Edward Hartley, 18, from Wickham died following an epileptic seizure at home on May 28, 2014 and was found in his bed by a Southern Health NHS Foundation Trust carer.
His parents Ian and Jane have spent the last six years fighting for answers and now a report commissioned by NHS England to look into the trust as a whole has concluded that a public investigation should take place – with potential payments to the families involved.
Mum Jane said: ‘This investigation has been a long time coming and if you speak to any of the families involved you will see that we are bruised and battered from what we have been through.
‘We have been fighting hard for this investigation and it has been tough. There needs to be a change in attitude and culture towards these investigations.
‘Dr Broughton had a real opportunity to resolve over cases but for whatever reason chose another route. His distancing himself from the Trust’s failures to investigate is offensive.’
The report by Nigel Pascoe QC, which was commissioned in June last year, also considered the deaths of Robert Small, 28, from Fareham, who had a history of depression and died in 2012, David West, 28, from Southampton, who had a history of mental health problems and died in 2013 and 74-year-old Marion Munns from Southampton, who had a mental breakdown and died in 2015.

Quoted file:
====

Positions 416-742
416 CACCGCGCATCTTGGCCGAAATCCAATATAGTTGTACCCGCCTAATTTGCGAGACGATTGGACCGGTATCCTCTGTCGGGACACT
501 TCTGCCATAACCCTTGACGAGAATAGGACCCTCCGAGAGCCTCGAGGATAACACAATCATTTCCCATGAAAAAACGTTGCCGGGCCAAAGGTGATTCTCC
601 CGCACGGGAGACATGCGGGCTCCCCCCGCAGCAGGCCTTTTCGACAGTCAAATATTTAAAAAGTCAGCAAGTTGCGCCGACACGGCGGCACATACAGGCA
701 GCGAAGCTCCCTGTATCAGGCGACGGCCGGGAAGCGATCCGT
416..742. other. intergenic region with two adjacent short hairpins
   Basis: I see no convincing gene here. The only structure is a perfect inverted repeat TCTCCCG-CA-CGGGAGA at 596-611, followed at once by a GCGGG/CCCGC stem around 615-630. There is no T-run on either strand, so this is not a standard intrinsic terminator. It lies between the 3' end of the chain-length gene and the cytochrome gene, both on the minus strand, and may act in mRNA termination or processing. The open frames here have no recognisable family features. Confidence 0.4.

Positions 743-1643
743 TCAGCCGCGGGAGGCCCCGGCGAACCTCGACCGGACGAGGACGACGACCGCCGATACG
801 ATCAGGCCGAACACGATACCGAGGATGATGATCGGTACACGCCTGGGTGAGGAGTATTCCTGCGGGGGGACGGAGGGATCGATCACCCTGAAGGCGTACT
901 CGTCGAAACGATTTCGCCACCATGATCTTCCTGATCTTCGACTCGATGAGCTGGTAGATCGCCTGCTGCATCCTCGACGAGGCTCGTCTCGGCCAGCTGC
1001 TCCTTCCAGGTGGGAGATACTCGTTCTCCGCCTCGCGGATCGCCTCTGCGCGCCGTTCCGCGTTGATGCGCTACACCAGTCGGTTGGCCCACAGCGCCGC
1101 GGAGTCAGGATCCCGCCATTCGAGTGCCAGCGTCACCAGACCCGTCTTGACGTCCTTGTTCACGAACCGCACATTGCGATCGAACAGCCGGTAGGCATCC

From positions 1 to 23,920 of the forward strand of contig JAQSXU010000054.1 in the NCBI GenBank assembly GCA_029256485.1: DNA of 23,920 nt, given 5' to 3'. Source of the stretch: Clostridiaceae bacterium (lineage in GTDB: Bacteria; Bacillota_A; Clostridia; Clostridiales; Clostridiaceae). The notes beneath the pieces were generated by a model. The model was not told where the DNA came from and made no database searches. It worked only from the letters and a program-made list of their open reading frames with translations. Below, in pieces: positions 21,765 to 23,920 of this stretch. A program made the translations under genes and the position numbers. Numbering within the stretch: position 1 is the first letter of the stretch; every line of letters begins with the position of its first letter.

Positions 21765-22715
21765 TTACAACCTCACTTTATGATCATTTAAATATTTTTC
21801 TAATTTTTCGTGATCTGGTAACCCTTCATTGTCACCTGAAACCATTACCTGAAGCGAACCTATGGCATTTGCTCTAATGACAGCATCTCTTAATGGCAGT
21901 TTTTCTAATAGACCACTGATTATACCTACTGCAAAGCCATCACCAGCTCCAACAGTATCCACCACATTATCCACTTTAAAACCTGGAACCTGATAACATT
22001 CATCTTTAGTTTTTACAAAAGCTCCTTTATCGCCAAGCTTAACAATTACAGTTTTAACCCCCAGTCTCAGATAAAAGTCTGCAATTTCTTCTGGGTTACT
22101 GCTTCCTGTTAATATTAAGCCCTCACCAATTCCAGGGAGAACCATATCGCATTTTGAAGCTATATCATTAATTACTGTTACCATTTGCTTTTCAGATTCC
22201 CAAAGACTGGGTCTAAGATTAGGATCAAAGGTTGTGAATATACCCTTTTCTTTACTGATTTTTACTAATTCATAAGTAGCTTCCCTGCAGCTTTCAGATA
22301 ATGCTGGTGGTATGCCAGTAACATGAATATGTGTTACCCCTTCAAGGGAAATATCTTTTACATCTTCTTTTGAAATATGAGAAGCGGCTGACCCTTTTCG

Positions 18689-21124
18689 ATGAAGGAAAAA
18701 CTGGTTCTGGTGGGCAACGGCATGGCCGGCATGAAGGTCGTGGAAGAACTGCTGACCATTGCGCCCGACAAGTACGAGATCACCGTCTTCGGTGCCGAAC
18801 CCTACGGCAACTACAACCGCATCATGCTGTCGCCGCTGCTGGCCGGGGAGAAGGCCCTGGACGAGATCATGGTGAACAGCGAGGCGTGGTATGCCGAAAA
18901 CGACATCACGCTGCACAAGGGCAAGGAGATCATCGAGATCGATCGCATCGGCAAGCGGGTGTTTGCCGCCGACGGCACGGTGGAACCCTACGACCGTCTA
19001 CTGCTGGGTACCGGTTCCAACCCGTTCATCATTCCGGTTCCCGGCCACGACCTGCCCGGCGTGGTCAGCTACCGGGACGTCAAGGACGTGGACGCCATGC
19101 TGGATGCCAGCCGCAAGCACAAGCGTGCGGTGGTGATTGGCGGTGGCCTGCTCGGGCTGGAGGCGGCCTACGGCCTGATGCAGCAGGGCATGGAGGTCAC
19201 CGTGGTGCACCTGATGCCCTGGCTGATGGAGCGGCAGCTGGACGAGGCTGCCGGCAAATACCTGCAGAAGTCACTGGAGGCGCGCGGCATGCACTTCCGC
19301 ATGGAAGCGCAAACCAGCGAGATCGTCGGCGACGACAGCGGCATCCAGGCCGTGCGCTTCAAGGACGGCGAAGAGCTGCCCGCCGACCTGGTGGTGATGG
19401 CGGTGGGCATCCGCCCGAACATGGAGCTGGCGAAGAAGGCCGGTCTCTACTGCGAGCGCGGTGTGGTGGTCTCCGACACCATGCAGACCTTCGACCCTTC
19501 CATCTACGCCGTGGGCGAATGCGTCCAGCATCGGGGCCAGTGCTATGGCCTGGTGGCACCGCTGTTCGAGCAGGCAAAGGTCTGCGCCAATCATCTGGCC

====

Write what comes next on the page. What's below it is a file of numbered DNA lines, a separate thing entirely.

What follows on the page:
Mr Pascoe stated: ‘In the various deaths between 2011 and 2015 that I have been considering, there have been significant, serious and deeply regrettable failures by the trust into their proper investigation and reasonable communication with immediate family members.
‘Those combined failures, taken with failures of care before death, together have caused real and long-lasting harm.
‘I conclude that it is essential that in any public investigation, all relatives should have the opportunity to give evidence or provide written statements if they wish to do so.
‘The reason is not for them to have to relive their individual traumas, but to give effect to the express wishes of every family member to promote constructive and effective reform of the present processes of this trust.’
In response to the report Dr Nick Broughton, current chief executive of the trust said: ‘The deaths of the four people included in this report have had an immeasurably devastating impact on their families. This report reinforces our own view: that at times the trust’s response to families’ understandable concerns added to their distress at an already difficult time. This is completely unacceptable: I am profoundly sorry, and on behalf of the trust I apologise.
‘The trust has made significant changes since the period covered by this report. In many cases these changes have been as a direct result of contribution from families and learning from past failings. Southern Health is now rated Good by the Care Quality Commission, having previously been rated as Requires Improvement. Whilst this is encouraging we remain committed to making further improvements.’
Campaigner Geoff Hill has been fighting for reform in Southern Health for many years and has supported the families.
He said: ‘This report means that the families have got justice but not yet accountability.’
It comes as Southern Health chief executive Dr Broughton announces that he will be leaving the trust in May to take up a role as chief executive of Oxford Health NHS Foundation Trust due to his family living in Oxfordshire.
Dr Broughton said: ‘I am pleased that together with colleagues we have made significant improvements at Southern Health over the last two years. I have every confidence in the trust board and staff to continue to make improvements in care for local people.’